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The Most Important Economic Report of 2013

Expect trigger fingers to twitch around the Sept. 6 jobs report


Federal Reserve Chairman Ben Bernanke has said that the future of quantitative easing is “data dependent,” which means the same can be said for the near-term fortunes of the financial markets.

While the initial shock of a potential tapering has worn off in recent weeks, the issue is sure to come back into the headlines as the Sept. 6 Bureau of Labor Statistics Employment Situation report approaches. The perceived influence this jobs report will have on the Fed’s QE policy makes the jobs data even more important than usual.

In fact, it might be the most important number we’ll see this year.

The critical nature of the jobs report stems from the calendar: the Federal Open Market Committee meets again on Sept. 17-18, which makes the Sept. 6 number the last employment data released prior to that meeting.

While one number is unlikely to be the key factor that tips the Fed’s final decision on tapering in either direction, it’s doubtful the markets will take it that way.

Tapering Isn’t a Done Deal

One reason for this is the lack of consensus on exactly what the Fed has in store for its September meeting.

In a poll of 54 economists released on July 23, only half believed that the taper would begin in September. Granted, 27 economists don’t make a market, but the data released since the poll was taken have only served to muddy these already uncertain waters. This indicates there is plenty of room for consensus to shift in the weeks ahead — in terms of whether a taper occurs right away, as well as by how much.

Or as Barclays wrote in a research note on Friday, “The August employment report, and the data flow between now and then, will likely prove decisive for the policy outlook.”

The Sept. 6 jobs report therefore has the potential to fuel meaningful shifts in opinion regarding the outlook for QE, and by extension, financial market performance. If the number comes in too far above consensus, the markets could take a hit as investors raise their estimates for the extent of the September taper. If it comes in too low, markets could stage a relief rally on the expectation that the taper could be delayed until the October or December meetings — most likely the latter.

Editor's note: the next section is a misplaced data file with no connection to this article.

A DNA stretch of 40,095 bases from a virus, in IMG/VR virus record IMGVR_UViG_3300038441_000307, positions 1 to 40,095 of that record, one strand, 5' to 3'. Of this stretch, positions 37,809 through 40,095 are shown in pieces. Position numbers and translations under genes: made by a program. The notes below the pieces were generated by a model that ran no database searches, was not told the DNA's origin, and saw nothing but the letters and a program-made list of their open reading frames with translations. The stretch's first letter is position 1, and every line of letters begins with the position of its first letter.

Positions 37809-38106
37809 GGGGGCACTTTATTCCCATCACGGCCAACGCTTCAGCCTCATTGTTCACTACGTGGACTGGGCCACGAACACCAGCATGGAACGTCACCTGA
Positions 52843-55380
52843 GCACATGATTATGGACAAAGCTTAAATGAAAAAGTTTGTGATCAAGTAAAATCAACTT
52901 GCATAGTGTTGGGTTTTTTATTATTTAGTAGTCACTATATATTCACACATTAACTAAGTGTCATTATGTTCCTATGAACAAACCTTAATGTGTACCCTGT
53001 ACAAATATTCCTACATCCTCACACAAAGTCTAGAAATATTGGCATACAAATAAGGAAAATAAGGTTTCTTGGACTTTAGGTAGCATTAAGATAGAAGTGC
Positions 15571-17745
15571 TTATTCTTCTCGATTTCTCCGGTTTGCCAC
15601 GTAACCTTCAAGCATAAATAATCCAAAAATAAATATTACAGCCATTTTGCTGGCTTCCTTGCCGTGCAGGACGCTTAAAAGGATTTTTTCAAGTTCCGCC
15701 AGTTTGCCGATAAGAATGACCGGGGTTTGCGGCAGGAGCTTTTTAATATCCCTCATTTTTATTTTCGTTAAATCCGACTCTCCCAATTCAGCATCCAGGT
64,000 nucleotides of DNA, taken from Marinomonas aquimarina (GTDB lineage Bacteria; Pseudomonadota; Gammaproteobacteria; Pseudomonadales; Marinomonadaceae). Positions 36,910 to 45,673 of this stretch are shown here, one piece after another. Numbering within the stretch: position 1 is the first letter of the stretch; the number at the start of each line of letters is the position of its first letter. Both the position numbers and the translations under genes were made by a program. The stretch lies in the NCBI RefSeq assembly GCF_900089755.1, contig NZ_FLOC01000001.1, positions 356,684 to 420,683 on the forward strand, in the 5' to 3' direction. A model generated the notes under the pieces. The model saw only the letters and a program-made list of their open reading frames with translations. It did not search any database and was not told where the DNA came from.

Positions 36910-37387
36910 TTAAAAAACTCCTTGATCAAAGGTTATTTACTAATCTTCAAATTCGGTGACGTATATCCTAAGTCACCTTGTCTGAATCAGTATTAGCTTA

Some might argue that a Sept. 18 tapering announcement is a foregone conclusion that is already reflected in the markets, but this isn’t necessarily the case.

Consider this comment from St. Louis Fed President James Bullard’s presentation from Friday, Aug. 2 (available here). Under the heading “Tapering: Pros and cons,” he wrote: “I will conclude by suggesting that the Committee needs to see more data on macroeconomic performance for the second half of 2013 before making a judgment on this matter.”

This indicates that the Fed is keeping a close eye on what happens between now and its next meeting before reaching a conclusion — illustrating that the decision does in fact remain dependent on incoming data.

The Market Impact

What does this mean for the markets? Barring unforeseen events, expect an environment of lower trading volume, reduced volatility and — at best — limited upside the closer we get to the Sept. 6 jobs report date, as investors look to square positions and avoid big bets ahead of the news.

Late August already is a time characterized by low trading volume, and this year it’s likely to be even slower as investors hunker down ahead of the jobs data. The following week, which begins on Tuesday, Sept. 3, could also feature sleepy conditions and range-bound, directionless trading as the report gradually begins to dominate the landscape.

The Bottom Line

This sort of event-driven market volatility might not matter to long-term investors, but more active traders should take note: Opportunities are likely to be increasingly sparse in the month ahead.

Article printed from InvestorPlace Media,

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